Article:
From the citation for Lt Arnold’s posthumously awarded Silver Star,

“Lt Arnold set up a telephone in a building near Olzheim, Germany, and realizing the immediate necessity of filling the position when the artillery observer was delayed, took over and telephoned vital information to friendly artillery. Enemy tanks moved up and fired at point blank range at the building and enemy artillery was directed against it. With great courage and devotion, Lt Arnold ordered his men to the comparative safety of the cellar while he remained at his post and continued to transmit information until he was killed by a direct hit.”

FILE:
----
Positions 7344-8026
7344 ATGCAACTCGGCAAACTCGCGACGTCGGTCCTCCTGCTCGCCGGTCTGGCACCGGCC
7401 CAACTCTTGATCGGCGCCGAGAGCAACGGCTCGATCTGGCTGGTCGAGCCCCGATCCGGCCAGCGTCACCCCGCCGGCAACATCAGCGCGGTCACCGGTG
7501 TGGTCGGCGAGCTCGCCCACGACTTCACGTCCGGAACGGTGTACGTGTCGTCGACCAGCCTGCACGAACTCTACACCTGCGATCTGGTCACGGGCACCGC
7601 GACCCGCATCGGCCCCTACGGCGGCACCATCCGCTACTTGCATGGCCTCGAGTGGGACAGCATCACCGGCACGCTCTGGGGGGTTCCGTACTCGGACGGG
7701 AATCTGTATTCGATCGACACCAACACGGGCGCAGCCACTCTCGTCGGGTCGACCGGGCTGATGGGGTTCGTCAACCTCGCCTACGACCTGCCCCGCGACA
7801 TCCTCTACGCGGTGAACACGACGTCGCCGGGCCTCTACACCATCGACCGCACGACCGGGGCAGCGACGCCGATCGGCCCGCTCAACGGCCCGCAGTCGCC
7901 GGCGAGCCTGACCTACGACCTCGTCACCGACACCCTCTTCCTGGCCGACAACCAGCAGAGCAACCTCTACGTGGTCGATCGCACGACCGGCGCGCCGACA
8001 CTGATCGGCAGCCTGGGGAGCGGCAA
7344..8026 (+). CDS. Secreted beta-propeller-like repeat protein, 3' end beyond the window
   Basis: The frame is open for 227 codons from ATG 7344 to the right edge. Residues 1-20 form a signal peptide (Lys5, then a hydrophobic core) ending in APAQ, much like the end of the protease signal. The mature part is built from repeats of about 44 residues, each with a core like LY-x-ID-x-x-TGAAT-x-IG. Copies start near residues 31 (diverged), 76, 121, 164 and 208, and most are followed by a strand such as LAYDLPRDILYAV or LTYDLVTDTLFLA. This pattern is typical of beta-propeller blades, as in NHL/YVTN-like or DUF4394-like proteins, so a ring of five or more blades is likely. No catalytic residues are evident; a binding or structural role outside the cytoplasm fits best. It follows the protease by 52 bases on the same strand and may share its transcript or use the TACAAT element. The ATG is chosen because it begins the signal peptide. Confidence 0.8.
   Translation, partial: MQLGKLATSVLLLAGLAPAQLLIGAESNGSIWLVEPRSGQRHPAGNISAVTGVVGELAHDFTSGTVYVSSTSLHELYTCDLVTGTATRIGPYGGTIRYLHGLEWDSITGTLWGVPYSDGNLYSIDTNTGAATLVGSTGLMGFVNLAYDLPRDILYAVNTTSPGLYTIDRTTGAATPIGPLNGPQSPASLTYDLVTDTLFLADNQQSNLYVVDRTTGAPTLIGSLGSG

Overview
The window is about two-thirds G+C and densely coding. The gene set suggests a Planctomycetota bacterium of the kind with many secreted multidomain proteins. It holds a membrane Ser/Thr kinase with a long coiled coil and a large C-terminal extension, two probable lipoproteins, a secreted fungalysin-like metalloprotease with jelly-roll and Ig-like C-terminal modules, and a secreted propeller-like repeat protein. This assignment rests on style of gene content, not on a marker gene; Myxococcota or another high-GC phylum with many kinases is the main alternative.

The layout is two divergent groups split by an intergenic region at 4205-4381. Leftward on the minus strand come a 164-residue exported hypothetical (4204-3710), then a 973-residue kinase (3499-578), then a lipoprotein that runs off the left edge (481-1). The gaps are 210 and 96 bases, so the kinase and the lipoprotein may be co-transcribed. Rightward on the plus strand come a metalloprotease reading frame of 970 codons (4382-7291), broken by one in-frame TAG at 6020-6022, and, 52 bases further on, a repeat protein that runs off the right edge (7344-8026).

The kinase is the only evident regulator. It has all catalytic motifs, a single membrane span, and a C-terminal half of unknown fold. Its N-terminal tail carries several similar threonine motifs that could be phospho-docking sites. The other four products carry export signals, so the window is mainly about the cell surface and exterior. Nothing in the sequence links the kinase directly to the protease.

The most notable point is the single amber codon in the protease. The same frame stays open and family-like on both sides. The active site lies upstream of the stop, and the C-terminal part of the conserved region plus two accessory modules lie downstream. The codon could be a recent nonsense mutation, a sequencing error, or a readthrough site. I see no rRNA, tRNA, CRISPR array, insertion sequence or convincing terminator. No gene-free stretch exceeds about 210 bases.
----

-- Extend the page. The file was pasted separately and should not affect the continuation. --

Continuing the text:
Jim Hennessey remembers that he, J J Moore, and Ryan O’Shields were told “to seek shelter in the cellar of the house. Sgt Jim Howe stood on the first floor with Lt Arnold. They then took a heavy shelling. Soon we heard an explosion coming from upstairs. As we tried to go there, Sgt Howe told us it was no use. Lt Arnold was dead. . . . [He had been] killed instantly by a shell that pierced the walls of the house.”